Link Posted: 2/26/2001 11:27:33 AM EDT
ESP - for your price range check out some of Nikon's scopes. Imbroglio - Kowa's are among the very best. Check SniperCountry.com for preferred models. Those guys use them a lot. Bermshot - I must disagree with you on distance. I use a cheapo Bushnell 32X all the time and can see my .30 caliber holes just fine at 300 yards with heavy overcast. While I have not tried it myself, I would be surprised if you could not see .30 caliber holes at 400 yards with a good 60X Kowa, Swarovski or something similar. Now, .22 caliber holes are a different matter entirely. I have trouble seeing them clearly at 300 yards with a 40X, even in bright sun.
Link Posted: 2/26/2001 3:07:04 PM EDT
[blue] TREETOP, YOU OBVIOUSLY DON'T UNDERSTAND HANGFIRES HUMOR AND IS THAT ANY REASON TO FREAK OUT ON HIM?[/BLUE]
Link Posted: 2/26/2001 3:25:26 PM EDT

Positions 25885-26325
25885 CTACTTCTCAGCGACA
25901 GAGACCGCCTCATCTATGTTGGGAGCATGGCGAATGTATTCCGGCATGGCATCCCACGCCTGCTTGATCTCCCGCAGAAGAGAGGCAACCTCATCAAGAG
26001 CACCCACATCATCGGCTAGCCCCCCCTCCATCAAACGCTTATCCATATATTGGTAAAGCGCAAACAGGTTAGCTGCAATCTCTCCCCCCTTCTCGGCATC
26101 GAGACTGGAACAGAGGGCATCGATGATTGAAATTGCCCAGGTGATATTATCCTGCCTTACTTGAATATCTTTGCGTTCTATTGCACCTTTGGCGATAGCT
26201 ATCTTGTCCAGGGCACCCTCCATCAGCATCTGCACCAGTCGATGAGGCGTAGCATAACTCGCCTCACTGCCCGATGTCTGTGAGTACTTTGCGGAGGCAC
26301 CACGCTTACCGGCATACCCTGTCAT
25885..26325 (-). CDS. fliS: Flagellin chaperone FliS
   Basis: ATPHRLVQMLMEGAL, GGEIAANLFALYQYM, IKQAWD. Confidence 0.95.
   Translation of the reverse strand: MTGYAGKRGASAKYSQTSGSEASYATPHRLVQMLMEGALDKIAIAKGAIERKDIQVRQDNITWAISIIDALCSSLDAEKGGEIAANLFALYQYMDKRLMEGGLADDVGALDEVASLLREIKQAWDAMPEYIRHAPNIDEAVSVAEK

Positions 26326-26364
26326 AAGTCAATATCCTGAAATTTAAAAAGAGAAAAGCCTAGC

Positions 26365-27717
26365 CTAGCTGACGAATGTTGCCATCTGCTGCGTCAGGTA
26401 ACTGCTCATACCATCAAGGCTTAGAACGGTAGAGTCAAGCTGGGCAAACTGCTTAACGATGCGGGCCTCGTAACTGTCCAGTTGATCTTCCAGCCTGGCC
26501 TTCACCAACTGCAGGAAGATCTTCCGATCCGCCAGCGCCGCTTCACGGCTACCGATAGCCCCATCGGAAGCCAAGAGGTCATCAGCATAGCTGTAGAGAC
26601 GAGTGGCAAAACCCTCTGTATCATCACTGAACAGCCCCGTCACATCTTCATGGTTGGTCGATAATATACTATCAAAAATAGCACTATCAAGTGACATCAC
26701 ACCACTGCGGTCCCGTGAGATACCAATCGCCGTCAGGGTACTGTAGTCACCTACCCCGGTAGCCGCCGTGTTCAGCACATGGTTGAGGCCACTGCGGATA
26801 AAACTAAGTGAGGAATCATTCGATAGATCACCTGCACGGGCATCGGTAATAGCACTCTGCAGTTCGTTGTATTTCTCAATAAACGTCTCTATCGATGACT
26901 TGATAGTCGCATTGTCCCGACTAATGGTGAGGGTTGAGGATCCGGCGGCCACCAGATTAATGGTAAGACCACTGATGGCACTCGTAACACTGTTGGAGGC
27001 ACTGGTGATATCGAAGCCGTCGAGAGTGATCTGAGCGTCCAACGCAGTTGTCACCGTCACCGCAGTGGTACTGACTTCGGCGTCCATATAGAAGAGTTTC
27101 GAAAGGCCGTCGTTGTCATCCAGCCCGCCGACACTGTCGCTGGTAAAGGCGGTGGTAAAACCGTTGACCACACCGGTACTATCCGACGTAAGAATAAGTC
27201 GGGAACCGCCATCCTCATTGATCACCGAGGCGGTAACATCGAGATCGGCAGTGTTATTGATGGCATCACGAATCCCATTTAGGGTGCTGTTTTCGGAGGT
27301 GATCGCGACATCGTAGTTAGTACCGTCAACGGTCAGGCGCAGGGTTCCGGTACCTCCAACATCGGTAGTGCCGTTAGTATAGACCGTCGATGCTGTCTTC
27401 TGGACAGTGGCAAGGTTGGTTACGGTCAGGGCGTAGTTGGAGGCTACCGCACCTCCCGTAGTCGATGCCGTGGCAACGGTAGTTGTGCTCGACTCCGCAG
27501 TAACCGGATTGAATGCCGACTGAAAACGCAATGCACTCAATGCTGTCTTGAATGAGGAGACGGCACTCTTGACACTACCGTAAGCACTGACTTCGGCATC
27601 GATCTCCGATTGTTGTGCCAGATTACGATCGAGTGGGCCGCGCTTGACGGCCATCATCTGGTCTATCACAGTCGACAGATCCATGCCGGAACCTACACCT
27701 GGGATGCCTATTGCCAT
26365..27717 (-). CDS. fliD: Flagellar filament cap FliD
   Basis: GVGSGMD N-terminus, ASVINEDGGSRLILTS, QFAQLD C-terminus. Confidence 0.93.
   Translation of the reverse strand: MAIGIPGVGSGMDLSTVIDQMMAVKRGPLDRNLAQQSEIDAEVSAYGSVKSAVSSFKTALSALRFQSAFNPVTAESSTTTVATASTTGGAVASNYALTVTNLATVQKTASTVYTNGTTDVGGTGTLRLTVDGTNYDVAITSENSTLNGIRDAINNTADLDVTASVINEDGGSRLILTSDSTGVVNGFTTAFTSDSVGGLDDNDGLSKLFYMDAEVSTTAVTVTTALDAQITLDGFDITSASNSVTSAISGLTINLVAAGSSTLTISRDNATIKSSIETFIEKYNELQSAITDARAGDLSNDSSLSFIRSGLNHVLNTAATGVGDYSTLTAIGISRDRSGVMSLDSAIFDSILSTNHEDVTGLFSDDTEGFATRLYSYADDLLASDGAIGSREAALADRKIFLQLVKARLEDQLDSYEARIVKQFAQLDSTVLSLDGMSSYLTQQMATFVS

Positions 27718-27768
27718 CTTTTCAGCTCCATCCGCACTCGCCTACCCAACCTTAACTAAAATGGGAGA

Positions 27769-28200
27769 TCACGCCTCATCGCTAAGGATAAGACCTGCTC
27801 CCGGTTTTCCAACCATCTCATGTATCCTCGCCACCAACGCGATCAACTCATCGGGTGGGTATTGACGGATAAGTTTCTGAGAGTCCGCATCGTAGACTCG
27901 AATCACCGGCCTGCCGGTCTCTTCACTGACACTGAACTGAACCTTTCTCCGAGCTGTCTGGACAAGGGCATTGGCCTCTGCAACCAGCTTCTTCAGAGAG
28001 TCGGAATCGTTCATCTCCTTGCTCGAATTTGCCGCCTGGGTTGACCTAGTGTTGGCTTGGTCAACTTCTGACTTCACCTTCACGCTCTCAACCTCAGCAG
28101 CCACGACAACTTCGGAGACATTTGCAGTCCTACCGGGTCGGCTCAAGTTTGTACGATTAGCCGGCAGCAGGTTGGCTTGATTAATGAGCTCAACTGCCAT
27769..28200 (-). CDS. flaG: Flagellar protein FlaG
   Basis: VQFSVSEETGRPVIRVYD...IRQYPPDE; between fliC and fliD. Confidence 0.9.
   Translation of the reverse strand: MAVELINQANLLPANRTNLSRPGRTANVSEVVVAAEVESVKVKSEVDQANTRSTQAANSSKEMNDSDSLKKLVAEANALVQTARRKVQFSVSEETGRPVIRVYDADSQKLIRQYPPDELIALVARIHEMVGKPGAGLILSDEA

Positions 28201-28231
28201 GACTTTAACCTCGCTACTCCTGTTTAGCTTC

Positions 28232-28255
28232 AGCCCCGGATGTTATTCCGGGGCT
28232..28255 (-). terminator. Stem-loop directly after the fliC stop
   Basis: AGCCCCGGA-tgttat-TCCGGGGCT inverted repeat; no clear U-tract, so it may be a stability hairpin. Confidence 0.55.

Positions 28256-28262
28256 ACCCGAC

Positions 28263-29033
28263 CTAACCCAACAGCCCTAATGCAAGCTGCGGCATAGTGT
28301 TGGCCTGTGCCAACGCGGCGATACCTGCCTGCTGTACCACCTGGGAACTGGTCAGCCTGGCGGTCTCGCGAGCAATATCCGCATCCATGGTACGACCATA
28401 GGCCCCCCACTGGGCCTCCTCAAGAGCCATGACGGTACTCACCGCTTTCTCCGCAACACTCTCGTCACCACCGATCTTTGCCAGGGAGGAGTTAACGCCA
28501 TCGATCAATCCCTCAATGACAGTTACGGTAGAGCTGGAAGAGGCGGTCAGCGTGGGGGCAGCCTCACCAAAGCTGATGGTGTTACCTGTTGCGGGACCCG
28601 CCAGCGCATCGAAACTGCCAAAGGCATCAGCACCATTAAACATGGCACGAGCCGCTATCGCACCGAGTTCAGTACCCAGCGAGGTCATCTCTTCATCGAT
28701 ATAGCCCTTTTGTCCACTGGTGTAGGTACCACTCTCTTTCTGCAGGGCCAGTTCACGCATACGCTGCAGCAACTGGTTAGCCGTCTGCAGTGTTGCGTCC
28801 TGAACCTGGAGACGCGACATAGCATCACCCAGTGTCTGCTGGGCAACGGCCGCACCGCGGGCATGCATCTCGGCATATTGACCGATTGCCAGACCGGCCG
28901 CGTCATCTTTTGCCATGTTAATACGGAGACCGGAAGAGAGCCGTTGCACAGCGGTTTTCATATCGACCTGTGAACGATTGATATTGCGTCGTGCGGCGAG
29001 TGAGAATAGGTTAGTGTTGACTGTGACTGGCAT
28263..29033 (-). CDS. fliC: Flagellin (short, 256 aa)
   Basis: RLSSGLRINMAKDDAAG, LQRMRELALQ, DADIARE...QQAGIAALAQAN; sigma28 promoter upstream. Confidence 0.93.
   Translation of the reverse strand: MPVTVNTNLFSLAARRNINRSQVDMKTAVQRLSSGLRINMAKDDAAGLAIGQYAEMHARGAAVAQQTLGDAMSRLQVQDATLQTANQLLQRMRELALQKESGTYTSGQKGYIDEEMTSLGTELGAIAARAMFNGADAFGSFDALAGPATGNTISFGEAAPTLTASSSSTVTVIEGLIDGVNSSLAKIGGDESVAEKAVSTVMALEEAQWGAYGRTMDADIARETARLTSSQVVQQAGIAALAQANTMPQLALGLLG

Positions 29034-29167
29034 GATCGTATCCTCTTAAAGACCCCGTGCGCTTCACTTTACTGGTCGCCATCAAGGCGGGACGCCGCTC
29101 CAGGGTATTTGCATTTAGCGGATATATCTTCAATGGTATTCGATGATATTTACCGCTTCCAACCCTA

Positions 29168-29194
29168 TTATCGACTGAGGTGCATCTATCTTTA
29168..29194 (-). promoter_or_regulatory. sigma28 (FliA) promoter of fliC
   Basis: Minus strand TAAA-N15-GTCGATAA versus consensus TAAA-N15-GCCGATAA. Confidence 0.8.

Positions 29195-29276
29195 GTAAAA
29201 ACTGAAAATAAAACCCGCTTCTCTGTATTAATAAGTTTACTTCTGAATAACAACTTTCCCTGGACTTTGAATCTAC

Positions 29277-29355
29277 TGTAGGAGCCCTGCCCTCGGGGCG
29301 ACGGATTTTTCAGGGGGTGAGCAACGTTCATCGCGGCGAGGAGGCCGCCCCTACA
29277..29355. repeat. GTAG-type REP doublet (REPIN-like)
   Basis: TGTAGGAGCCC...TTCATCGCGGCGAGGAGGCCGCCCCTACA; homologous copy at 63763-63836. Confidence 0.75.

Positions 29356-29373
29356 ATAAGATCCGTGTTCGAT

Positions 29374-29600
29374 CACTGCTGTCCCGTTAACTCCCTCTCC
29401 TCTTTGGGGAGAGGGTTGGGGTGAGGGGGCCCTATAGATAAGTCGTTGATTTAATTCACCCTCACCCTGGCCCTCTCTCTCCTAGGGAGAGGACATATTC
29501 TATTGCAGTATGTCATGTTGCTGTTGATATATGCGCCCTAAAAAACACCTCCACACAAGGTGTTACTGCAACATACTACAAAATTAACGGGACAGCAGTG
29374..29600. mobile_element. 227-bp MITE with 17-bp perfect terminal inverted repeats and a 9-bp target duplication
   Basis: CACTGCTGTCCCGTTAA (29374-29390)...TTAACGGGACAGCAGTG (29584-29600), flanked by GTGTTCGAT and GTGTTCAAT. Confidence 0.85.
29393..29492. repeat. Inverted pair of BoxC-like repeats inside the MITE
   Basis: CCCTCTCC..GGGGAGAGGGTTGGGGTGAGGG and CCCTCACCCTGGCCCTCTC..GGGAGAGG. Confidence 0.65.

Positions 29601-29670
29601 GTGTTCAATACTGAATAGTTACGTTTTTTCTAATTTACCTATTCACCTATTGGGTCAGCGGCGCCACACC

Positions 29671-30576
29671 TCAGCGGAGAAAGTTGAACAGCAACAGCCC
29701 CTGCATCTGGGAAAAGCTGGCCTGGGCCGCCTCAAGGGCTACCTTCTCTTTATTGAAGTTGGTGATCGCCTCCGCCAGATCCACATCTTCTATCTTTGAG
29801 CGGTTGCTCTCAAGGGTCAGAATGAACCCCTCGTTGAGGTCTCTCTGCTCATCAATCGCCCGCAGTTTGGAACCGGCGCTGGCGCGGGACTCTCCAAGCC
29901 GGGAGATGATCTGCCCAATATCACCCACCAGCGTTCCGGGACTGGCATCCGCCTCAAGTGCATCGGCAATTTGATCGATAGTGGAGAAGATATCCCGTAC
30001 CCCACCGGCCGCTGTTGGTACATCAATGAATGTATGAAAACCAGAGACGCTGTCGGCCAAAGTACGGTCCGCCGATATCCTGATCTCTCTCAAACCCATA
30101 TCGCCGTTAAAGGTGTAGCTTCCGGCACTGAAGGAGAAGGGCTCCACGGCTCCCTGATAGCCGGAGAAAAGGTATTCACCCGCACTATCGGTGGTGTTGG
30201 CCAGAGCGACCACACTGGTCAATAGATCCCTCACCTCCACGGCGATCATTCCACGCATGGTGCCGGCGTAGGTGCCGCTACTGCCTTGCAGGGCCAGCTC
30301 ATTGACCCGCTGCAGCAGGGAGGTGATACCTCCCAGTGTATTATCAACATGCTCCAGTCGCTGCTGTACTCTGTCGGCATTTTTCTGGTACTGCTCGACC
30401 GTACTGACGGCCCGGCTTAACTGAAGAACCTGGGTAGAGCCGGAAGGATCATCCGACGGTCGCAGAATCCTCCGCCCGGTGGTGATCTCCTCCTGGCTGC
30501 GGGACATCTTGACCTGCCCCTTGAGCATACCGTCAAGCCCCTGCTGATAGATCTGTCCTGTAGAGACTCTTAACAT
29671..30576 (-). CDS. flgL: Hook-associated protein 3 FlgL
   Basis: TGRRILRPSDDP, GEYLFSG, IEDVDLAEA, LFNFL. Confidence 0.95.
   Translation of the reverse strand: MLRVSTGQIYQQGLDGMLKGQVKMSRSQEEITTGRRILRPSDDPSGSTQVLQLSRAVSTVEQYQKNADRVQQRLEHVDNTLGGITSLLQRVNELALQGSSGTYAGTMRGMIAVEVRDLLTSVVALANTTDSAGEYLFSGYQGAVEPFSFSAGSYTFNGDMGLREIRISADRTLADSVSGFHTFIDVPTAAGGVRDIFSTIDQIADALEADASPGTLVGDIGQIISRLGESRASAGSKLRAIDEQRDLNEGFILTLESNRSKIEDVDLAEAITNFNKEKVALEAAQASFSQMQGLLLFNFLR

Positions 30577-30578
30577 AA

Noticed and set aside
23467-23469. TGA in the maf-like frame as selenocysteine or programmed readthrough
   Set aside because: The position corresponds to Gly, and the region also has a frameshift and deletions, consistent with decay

No brains no headaches
Link Posted: 2/26/2001 4:00:23 PM EDT
Fox - I based my statement on my own experience, didn’t mean to make it sound like a hard, fast rule. The range I shoot on does indeed have a lot of “tricky” light conditions. I use a Kowa 821 most of the time, cause it’s easier to read the rapid fire scores on the chalkboards with it. If it weren’t for that, I’d probably just use the (much) less expensive BSA or Bushnell (got one each of them, too). They are fairly good general purpose scopes. Only problem I’ve had with the Kowa is it’s too heavy for the flimsy Freeland stand. One of my shootin’ cronies has a Top Owens stand with which I’m favorably impressed. I will probably wind up getting one.